Poisoning in Children and older people


More than 28,000 children receive treatment for poisoning, or suspected poisoning accidents every year. The age group 0-4 are most at risk, with boys being more likely to have accidents than girls.

The issue is serious for the over 65’s too with 7,132 cases requiring hospital treatment in 2015/16 (a 9% increase on the year before and 25% increase on the previous year)

We know those requiring hospital treatment are just the tip of the iceberg. There are many thousands of children and older people treated at home and never recorded.

Older people and children are particularly prone to poisoning for different reasons.

Risks to children

Children are likely to have accidents at home as they lack the experience and judgement to recognise risky or toxic situations. In addition, they are extremely inquisitive. Moreover, little ones are oblivious to dangers and may be easily distracted or encouraged by friends or siblings.

Many of the more serious poisoning accidents at home, take place in the kitchen or the bathroom. Medicines, chemical cleaners, household products and some cosmetics are often stored here.

Even everyday items you might not suspect as being harmful can be dangerous to children. For example, it is estimated that liquid laundry detergent cause poisoning of as many as 30 children a day. Doctors have also pointed out the risk of young children getting liquid detergent in their eyes.

Risks to older people

Older people are prone to poisoning too. However the main reasons for them are factors such as poor eyesight, confusion, increased sensitivity to medication, taking multiple medications and increased drug interactions.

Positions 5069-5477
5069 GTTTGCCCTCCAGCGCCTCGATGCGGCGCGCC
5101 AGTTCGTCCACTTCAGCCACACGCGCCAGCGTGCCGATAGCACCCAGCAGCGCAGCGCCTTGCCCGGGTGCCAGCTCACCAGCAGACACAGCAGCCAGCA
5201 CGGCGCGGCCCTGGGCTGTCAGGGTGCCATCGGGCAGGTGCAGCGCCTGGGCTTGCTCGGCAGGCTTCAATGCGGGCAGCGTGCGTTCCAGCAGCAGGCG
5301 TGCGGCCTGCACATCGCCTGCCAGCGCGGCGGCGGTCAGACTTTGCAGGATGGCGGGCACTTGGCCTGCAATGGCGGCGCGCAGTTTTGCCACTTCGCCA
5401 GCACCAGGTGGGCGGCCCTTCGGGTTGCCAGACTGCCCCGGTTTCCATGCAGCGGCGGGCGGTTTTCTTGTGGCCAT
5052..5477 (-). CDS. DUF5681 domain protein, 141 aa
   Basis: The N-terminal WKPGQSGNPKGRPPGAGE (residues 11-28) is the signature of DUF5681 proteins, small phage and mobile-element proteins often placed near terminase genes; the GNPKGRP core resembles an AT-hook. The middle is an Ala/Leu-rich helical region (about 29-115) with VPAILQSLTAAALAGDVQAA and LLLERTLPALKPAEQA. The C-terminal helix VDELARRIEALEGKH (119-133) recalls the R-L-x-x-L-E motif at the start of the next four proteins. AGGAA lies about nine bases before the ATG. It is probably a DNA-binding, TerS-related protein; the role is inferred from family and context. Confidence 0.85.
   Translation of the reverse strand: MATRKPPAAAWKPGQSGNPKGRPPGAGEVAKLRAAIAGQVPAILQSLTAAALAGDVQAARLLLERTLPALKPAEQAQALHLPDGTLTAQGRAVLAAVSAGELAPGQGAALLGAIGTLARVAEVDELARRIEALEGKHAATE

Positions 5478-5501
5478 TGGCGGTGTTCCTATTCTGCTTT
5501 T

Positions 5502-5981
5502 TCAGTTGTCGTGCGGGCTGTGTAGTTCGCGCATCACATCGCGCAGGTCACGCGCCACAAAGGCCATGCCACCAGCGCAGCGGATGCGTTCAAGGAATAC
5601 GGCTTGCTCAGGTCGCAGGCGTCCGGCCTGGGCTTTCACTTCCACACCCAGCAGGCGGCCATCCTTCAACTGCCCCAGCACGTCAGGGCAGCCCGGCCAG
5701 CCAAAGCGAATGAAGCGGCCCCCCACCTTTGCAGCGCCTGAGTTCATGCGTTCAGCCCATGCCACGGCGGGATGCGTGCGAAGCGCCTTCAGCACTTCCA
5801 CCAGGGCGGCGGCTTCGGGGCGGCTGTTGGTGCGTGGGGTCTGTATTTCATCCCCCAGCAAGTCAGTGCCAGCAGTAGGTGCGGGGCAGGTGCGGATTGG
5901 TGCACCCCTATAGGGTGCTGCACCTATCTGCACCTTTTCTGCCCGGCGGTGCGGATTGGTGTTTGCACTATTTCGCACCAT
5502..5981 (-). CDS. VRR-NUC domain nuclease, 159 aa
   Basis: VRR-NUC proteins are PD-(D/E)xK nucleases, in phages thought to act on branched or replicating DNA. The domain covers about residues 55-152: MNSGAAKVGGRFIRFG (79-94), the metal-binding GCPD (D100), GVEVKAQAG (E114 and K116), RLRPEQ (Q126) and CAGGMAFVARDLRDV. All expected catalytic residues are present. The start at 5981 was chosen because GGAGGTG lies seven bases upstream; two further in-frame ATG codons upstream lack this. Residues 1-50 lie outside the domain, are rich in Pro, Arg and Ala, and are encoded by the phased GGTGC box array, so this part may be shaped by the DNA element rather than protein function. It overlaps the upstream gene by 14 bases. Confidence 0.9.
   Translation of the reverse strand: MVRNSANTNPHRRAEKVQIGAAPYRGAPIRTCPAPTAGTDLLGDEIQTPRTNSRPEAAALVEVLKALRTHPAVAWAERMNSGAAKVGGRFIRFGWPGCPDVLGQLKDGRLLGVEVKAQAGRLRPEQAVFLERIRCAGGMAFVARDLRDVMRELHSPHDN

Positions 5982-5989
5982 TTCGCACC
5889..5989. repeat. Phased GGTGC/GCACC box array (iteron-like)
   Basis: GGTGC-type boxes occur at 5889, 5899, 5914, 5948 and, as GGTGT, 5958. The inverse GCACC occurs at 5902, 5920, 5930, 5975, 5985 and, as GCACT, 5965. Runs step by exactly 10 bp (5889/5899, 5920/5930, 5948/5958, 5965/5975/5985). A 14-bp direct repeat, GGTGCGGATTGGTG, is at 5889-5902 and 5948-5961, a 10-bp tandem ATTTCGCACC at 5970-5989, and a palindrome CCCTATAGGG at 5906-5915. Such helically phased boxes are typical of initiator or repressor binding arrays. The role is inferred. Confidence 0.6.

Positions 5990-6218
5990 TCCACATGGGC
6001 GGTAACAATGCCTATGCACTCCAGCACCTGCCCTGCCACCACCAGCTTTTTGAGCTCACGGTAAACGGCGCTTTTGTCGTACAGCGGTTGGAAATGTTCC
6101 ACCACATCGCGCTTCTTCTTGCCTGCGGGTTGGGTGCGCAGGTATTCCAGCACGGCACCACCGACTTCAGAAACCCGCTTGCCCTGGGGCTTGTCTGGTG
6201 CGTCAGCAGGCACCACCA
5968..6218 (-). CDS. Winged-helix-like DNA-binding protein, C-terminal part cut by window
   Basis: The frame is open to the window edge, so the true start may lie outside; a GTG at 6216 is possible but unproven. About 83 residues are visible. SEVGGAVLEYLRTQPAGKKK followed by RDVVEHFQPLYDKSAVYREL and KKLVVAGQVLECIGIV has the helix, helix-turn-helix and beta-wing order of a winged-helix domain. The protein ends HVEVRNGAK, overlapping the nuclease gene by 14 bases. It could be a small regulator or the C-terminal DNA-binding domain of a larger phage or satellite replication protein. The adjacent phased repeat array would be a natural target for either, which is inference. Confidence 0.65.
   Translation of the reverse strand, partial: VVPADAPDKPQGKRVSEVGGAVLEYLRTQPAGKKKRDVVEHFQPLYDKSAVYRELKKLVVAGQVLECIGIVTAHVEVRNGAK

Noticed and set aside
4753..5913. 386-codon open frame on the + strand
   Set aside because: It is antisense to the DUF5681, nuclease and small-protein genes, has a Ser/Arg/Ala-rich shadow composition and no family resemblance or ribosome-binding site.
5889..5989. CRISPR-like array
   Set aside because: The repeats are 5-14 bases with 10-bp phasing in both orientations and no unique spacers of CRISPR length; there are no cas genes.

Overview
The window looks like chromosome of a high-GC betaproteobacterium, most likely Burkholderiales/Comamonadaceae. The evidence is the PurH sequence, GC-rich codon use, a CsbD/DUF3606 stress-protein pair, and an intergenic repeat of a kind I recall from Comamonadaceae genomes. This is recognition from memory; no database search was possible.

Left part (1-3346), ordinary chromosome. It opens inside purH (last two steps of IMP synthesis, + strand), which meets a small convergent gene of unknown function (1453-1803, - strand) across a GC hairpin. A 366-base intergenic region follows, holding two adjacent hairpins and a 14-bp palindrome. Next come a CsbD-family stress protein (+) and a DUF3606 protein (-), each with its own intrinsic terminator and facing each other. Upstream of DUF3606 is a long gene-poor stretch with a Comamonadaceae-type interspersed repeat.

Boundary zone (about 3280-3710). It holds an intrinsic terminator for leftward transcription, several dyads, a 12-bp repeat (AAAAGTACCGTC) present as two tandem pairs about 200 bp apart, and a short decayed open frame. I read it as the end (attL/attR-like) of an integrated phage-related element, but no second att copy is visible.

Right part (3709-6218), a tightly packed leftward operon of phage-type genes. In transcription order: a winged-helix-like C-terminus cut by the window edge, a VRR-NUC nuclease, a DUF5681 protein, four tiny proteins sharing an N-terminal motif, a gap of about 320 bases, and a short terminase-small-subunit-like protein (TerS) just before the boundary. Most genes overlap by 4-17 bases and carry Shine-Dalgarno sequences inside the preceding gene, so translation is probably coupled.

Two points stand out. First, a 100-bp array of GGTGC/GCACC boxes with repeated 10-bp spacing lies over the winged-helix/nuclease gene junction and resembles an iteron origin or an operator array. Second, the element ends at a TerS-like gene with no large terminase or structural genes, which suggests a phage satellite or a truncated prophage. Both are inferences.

For people over-65: 90%  of them take one drug daily and a staggering 12% take 10 or more drugs on a daily basis. Care home residents take 7-8 drugs daily.

In addition, many older people also regularly take non-prescription and over the counter medication. All of these drugs can have interactive effects.

Read on to discover the best way to prevent poisoning and how to respond if you discover someone who is poisoning in either age group.

Poisoning in the Elderly

A poison is any substance (a solid, liquid, or gas) which can cause damage if it enters the body in sufficient quantities. A poison can be swallowed, breathed in, absorbed through the skin or injected.

Some poisons cause an all-over reaction; this can result in seizures, blurred vision, acute anaphylaxis or be fatal.

For older people one of the main problems is their medication and they are also prone to food poisoning.

Carbon Monoxide poisoning is an issue for all age groups and will be covered in a separate article.

Medication Mix Ups

Often older people accidentally ‘poison’ themselves by muddling up their medication. If someone is taking multiple tablets, it is easy to get confused and different medicines can interact with each other and cause adverse reactions.

Read our post on managing medications to help prevent this happening and to gain top tips to make managing medication easier by clicking here 

Please be aware that there are many common foods that interact with medication too and some of these reactions can be extremely serious and possible fatal. Grapefruit is a particular culprit and you can read more here.

Food Poisoning

Another common cause of poisoning in older people is food poisoning. As we get older our sense of smell and taste becomes less acute; use by dates may be small to read and financial constraints and a wish to avoid wastage, may lead us to take risks. Consequently, it is extremely common for older people to suffer from stomach upsets from food that is no longer fit for consumption.

Suspected Poisoning

If you suspect someone has taken a harmful substance, call an ambulance and explain clearly what has happened. They will advise you what to do.

Prevention is the Best Cure
  • Use original containers